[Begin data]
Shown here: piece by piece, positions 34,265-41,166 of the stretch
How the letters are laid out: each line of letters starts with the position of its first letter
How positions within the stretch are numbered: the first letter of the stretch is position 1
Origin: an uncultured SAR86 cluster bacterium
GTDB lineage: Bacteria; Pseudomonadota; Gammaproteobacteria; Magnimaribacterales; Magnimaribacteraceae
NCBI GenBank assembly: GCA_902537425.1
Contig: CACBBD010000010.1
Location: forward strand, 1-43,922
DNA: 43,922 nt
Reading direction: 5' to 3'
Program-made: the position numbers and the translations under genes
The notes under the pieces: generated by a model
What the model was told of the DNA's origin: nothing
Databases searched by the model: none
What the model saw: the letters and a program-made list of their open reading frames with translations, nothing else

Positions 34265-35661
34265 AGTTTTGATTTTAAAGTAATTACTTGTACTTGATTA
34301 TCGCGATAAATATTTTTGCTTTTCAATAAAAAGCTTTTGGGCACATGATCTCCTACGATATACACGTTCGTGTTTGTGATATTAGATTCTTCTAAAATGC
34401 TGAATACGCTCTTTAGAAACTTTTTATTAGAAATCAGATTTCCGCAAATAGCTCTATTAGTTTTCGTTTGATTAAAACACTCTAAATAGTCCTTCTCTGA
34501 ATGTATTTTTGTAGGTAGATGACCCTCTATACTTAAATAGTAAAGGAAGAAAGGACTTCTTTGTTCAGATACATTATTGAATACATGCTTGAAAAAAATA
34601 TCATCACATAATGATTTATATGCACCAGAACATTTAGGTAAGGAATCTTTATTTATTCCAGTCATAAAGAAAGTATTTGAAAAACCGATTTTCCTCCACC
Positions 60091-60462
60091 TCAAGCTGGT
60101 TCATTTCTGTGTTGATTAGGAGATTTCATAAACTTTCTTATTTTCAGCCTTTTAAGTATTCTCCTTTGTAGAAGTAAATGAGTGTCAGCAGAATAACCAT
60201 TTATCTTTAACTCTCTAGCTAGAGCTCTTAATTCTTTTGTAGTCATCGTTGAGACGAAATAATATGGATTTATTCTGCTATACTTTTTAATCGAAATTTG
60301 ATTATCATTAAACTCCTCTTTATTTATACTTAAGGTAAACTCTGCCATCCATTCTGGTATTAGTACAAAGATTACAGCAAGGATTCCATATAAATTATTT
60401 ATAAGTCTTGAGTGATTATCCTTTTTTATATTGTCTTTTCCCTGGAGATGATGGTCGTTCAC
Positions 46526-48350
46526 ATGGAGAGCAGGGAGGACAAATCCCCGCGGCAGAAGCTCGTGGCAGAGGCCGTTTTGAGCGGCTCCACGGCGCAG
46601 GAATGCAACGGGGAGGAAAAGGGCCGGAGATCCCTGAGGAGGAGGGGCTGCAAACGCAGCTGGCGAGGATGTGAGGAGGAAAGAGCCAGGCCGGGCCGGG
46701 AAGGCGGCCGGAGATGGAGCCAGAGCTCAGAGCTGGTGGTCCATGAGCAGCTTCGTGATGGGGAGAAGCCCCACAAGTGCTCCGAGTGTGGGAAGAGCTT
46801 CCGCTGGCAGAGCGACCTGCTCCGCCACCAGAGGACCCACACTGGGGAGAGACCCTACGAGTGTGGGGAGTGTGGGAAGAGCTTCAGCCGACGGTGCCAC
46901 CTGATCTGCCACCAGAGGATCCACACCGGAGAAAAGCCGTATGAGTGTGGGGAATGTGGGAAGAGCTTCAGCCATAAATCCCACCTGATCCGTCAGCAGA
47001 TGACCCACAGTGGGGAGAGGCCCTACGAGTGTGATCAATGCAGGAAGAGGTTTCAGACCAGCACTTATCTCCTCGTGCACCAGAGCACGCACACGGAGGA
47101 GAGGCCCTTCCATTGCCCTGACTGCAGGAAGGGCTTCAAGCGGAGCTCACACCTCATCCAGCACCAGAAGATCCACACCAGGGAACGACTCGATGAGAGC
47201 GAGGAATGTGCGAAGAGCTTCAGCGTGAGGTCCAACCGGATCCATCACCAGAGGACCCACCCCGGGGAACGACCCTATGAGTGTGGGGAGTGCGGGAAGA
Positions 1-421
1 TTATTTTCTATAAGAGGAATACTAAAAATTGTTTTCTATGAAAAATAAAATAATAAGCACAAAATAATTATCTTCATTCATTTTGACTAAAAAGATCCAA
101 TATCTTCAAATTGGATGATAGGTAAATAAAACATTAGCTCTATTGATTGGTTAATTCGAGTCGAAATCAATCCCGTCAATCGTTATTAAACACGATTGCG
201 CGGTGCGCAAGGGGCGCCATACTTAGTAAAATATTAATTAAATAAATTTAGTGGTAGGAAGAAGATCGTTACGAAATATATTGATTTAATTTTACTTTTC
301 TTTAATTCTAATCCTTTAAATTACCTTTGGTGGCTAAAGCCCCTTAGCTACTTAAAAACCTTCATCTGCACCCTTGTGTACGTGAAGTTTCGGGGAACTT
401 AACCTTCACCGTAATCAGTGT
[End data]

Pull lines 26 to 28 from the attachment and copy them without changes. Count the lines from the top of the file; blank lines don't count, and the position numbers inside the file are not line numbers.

60301 ATTATCATTAAACTCCTCTTTATTTATACTTAAGGTAAACTCTGCCATCCATTCTGGTATTAGTACAAAGATTACAGCAAGGATTCCATATAAATTATTT
60401 ATAAGTCTTGAGTGATTATCCTTTTTTATATTGTCTTTTCCCTGGAGATGATGGTCGTTCAC
Positions 46526-48350